T- and B-cell malignancies represent clonal expansions of T and B cells, respectively, at different stages of development as a result of rearrangements of either TCR genes or immunoglobulin genes.8 In particular, acute lymphoblastic leukemia (ALL) represents either clonal expansion of maturationally arrested cells at specific stages of thymic ontogeny (T-cell ALL) or B-cell clonal expansion at an extrathymic site.9 The thymus provides the inductive microenvironment for TCR rearrangement, which is a prerequisite for T-cell leukemia. Thus, we have hypothesized that the thymic function may be defective in children with T-cell ALL. In contrast, it would remain essentially unaffected in children with B-cell ALL because the abnormal differentiation during B-cell development occurs extrathymically. We have also speculated that children with T-cell leukemia and low TREC values may have worse prognosis compared to those with high TREC values. To evaluate these hypotheses, we undertook an epidemiologic study in Athens, Greece, using recently developed molecular techniques.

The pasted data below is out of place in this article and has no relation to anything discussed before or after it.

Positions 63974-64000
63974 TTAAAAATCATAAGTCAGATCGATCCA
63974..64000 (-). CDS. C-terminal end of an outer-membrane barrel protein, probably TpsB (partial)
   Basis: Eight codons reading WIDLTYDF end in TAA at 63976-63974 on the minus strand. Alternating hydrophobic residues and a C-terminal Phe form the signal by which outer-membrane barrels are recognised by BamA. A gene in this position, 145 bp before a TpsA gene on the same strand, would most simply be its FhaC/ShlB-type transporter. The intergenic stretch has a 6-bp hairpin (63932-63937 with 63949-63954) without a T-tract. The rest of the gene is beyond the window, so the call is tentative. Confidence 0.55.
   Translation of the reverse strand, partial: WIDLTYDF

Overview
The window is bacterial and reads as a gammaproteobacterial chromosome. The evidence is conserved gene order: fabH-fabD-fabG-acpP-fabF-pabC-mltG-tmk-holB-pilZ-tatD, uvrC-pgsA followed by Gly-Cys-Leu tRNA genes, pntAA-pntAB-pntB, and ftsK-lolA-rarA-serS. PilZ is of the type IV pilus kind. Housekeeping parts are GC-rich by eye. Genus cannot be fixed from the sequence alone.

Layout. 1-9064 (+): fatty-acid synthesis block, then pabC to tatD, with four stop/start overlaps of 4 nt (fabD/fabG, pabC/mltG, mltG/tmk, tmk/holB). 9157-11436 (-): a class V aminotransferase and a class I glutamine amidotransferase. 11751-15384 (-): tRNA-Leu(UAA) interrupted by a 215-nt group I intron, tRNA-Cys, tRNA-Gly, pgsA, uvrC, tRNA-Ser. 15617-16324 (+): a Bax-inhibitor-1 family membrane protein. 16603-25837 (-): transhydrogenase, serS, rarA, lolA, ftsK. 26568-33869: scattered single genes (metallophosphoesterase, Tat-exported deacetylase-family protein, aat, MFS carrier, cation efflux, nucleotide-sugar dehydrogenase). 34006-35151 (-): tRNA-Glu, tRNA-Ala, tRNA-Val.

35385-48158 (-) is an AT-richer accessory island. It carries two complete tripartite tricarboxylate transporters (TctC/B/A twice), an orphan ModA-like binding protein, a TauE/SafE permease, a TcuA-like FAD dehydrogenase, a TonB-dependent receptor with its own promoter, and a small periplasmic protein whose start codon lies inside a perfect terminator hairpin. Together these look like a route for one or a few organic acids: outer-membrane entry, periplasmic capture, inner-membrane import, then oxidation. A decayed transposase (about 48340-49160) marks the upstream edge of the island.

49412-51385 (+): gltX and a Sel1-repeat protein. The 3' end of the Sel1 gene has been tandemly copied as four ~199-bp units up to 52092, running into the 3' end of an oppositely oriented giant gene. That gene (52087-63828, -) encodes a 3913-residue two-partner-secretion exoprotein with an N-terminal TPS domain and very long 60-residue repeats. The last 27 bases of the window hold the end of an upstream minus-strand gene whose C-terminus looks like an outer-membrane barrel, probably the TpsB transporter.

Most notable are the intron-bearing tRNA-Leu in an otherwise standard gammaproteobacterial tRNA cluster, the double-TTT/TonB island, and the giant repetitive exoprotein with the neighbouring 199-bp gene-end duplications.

MATERIAL AND METHODS